Meet Christina Boyles: Assistant Professor

New Assistant Professor and Graduate Faculty member Christina Boyles joined WRAC in August 2018 and has loved every second of it. She earned her Ph.D. in English Literature from Baylor University and has a certification in Digital Humanities from the University of Victoria. Her published work has appeared in many journals such as The Southern Literary Journal and American Quarterly. She is the founder of the Hurricane Memorial project, is the co-founder of the Makers by Mail project, and teaches a couple of undergraduate classes.

Woman with glasses and brown hair laughing
Dr. Christina Boyles

Christina currently teaches WRA 291/325: Writing Across Media where students examine the value of digital media in the public sphere and launch clubs, partner with community organizations, and organize activist events and XA required class AL 444: Prototyping where students also examine the value of digital media in the public sphere and are currently developing creative and innovative solutions to water problems across Michigan, Mexico, and the Pacific islands.

Christina’s current research takes her to the Caribbean and beyond. She is currently developing the Maria Memory Bank, a digital archive that houses stories about Hurricane Maria and its effects in the Caribbean alongside many collaborators from universities across the country and the Caribbean. She says the purpose of this project is “to preserve the stories of those affected by the event, to demonstrate the short- and long-term outcomes of the storm, and to counter media narratives that downplayed the severity of the disaster.” She is also working on a book called (Eco)systems of Oppression that examines environmental injustice in Puerto Rico. This book reveals that the global disaster-response methods being used today tend to be underpinned by power, greed, and discrimination. Building upon the practices of the environmental justice movement, the book offers compelling solutions to these inequities, including the development of accessible mental health services, communally owned physical and digital infrastructure, and broad-reaching anti-violence campaigns.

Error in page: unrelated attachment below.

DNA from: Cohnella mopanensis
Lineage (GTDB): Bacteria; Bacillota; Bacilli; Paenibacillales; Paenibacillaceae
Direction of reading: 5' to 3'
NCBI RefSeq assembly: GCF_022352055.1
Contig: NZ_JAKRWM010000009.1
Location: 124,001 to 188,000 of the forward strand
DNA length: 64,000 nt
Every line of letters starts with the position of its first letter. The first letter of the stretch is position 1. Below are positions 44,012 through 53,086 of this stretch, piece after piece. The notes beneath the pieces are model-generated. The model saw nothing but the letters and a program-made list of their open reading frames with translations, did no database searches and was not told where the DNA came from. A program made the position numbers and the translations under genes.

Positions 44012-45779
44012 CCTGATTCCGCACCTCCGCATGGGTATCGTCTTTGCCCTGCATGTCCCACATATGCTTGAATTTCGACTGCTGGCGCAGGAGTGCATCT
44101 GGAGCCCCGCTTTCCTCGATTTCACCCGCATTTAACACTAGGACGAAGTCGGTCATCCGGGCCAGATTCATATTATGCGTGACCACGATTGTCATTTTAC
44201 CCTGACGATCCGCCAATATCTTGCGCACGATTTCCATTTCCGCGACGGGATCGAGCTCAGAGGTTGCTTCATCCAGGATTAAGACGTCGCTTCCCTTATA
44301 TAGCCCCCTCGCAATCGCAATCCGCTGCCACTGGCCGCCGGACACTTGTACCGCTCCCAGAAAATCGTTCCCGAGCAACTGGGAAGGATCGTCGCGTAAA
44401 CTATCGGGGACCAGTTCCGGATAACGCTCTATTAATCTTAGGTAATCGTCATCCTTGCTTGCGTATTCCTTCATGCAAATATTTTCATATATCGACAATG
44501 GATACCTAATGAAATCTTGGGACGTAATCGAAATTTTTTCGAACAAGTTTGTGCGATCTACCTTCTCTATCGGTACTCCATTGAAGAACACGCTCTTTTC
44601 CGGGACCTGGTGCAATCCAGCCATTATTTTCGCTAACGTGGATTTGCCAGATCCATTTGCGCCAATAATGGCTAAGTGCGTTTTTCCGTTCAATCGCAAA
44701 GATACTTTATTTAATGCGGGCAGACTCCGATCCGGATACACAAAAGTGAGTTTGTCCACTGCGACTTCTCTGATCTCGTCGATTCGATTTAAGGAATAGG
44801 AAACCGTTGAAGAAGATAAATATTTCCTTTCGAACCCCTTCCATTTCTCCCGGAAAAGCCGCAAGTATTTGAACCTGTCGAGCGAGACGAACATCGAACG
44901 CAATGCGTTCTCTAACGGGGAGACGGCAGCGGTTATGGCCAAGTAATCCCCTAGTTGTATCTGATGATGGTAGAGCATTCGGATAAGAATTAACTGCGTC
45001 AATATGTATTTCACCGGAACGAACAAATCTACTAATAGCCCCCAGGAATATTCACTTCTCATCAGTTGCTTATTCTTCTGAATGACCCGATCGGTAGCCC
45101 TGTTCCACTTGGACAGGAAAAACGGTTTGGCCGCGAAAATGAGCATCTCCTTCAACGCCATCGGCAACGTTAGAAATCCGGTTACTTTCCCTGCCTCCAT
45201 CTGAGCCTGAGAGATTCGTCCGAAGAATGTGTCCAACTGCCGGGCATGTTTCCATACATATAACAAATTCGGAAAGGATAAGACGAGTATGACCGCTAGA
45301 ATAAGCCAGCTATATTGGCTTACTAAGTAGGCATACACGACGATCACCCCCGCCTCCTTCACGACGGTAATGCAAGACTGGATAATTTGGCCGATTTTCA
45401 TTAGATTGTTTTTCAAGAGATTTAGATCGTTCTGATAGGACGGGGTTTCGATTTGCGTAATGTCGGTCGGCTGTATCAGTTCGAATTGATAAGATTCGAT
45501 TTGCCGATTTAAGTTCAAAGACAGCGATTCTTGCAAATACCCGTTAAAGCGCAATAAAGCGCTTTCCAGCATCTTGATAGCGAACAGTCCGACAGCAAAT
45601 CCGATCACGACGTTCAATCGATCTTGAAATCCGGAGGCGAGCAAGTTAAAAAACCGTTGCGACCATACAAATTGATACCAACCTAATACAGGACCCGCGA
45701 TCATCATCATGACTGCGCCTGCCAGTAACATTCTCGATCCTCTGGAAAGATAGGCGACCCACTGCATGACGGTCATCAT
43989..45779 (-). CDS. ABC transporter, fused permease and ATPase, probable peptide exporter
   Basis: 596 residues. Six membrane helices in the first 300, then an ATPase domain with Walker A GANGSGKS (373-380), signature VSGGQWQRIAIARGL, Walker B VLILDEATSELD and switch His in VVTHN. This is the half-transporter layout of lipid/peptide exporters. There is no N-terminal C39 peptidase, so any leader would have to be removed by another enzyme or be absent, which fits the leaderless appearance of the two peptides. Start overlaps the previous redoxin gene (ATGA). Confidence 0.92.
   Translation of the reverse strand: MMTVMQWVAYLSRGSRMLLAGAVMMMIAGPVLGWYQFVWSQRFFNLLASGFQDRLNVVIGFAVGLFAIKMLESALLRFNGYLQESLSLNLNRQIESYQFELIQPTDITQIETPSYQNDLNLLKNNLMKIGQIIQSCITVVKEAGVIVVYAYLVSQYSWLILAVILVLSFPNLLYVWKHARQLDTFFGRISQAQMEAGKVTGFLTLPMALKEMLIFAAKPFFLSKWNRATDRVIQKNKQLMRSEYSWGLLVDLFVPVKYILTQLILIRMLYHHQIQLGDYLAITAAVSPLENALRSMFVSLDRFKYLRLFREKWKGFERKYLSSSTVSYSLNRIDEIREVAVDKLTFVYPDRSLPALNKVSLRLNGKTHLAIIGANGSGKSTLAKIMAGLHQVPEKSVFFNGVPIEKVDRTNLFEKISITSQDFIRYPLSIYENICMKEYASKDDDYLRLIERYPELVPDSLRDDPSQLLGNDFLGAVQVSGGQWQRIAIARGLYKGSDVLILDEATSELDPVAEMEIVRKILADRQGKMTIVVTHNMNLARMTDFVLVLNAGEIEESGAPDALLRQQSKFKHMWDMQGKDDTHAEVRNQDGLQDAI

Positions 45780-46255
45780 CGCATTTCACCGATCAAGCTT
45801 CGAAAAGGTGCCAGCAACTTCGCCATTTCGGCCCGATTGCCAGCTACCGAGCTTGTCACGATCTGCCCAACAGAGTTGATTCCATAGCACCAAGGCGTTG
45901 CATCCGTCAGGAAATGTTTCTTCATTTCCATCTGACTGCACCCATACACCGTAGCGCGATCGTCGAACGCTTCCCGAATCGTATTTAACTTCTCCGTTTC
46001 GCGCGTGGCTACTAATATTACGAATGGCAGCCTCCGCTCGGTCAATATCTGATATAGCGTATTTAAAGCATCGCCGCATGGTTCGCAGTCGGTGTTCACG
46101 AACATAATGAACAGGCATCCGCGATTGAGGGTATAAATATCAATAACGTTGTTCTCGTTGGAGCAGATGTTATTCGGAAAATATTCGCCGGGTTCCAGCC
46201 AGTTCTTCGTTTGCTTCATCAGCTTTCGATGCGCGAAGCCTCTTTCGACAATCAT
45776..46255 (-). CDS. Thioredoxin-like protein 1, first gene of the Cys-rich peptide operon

Christina hopes to become more involved in the department, stating “I’m quite excited to mentor undergraduates and serve on graduate committees as well as help students develop innovative, engaging research projects.” She loves that she has received so much support from her colleagues, whether it be taking time to answer a question or collaborating with her on research. She also loves her students and their dedication which gives her hope for the future. Her one piece of advice for students is to “read as much as possible. Studies show that avid readers are more reflective and empathetic, and we could all use a bit more of that in the world.”

Written by Andrea Mackey

Photo provided by Christina Boyles